Playing with the mud in the rain was such an enjoyable past time that it outstripped all others as the favourite. One day the children took it to an extreme. They had been travelling by car and were headed back home - when they spotted a mountain of cement near the roadside. It was raining and some of it had turned to slush. They insisted so much that they wanted to roll in it despite being told repeatedly that they couldn’t be left near the road. At last the adults grew tired, told them to get out of the car and drove off. They had intended to come back by the U-turn which was ahead in the road and were only trying to scare the children. After all the children were not the only one who could play practical jokes; as a ploy it was brilliant and they succeeded in scaring the children so much that as the car was driving off  -  Golu and Seeta who had jumped out with much enthusiasm stood stock still and ashen with alarm. They were still silent when three minutes later the car circled back and they quietly clambered in speechless for the rest of the way.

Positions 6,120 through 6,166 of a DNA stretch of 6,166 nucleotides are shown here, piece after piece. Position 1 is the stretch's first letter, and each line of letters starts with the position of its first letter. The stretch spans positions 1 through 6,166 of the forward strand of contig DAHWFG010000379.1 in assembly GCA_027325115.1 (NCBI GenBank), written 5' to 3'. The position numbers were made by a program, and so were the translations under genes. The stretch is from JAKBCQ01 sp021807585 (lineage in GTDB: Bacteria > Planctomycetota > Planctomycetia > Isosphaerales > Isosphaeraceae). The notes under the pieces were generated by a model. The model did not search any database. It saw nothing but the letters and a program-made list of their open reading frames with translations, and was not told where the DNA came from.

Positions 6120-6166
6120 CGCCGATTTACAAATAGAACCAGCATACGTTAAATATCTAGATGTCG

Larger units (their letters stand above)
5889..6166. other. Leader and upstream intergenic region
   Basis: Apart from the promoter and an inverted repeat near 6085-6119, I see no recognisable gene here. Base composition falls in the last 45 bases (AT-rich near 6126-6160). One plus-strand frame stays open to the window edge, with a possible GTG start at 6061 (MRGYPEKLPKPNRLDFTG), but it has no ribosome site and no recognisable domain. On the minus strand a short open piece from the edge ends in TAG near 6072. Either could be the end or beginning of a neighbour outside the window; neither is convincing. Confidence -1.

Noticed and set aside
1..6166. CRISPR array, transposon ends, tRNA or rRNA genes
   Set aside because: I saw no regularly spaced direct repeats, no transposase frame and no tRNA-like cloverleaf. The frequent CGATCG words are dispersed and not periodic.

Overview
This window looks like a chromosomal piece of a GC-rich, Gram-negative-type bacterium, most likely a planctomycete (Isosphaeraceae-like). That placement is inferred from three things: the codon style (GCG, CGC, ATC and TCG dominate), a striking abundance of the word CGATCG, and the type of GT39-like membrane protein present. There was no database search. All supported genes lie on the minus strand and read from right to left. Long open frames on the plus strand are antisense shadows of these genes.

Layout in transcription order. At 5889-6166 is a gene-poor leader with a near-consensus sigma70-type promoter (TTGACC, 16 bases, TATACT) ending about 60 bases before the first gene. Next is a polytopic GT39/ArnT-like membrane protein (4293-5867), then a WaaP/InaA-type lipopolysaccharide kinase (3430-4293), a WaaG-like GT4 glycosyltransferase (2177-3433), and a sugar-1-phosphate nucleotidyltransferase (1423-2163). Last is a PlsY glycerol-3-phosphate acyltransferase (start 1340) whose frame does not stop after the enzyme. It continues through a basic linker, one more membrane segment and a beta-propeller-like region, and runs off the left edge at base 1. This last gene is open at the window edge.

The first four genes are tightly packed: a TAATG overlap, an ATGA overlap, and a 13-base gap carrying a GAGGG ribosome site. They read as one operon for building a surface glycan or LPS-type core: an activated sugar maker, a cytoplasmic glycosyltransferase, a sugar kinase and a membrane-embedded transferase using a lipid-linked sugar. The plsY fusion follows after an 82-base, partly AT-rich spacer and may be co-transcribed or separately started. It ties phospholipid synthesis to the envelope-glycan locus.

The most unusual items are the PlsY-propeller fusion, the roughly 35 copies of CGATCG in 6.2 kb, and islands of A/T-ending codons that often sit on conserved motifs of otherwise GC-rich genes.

Seeta’s father who was in the Merchant Navy used to be home for three months in a year and away for the rest. When he was home he would tutor his child in mathematics. He was brilliant at mathematics – he had never taken an examination in mathematics in his entire life in which he had not managed to secure full marks. This talent had not passed on to his poetic and dreamy daughter who did not even like classical music because of the beats it involved, and this despite being told several times by those who knew about such things, that she sang like an angel.
Every morning the poor man would move a wooden table in the middle of the verandah and place two chairs opposite each other. Brilliant at maths he might have been but at disciplining his daughter he was a total failure who would wrench the hairs on the arm of her father to amuse herself. He could never raise his voice at her and even when he did it was in so distraught a voice as if it hurt him to do this that she took the entire proceedings as a joke. But she loved him and for his sake did the study. She got a distinction in the final examinations against the expectations of her mother who predicted after witnessing the studies on the verandah that she would fail.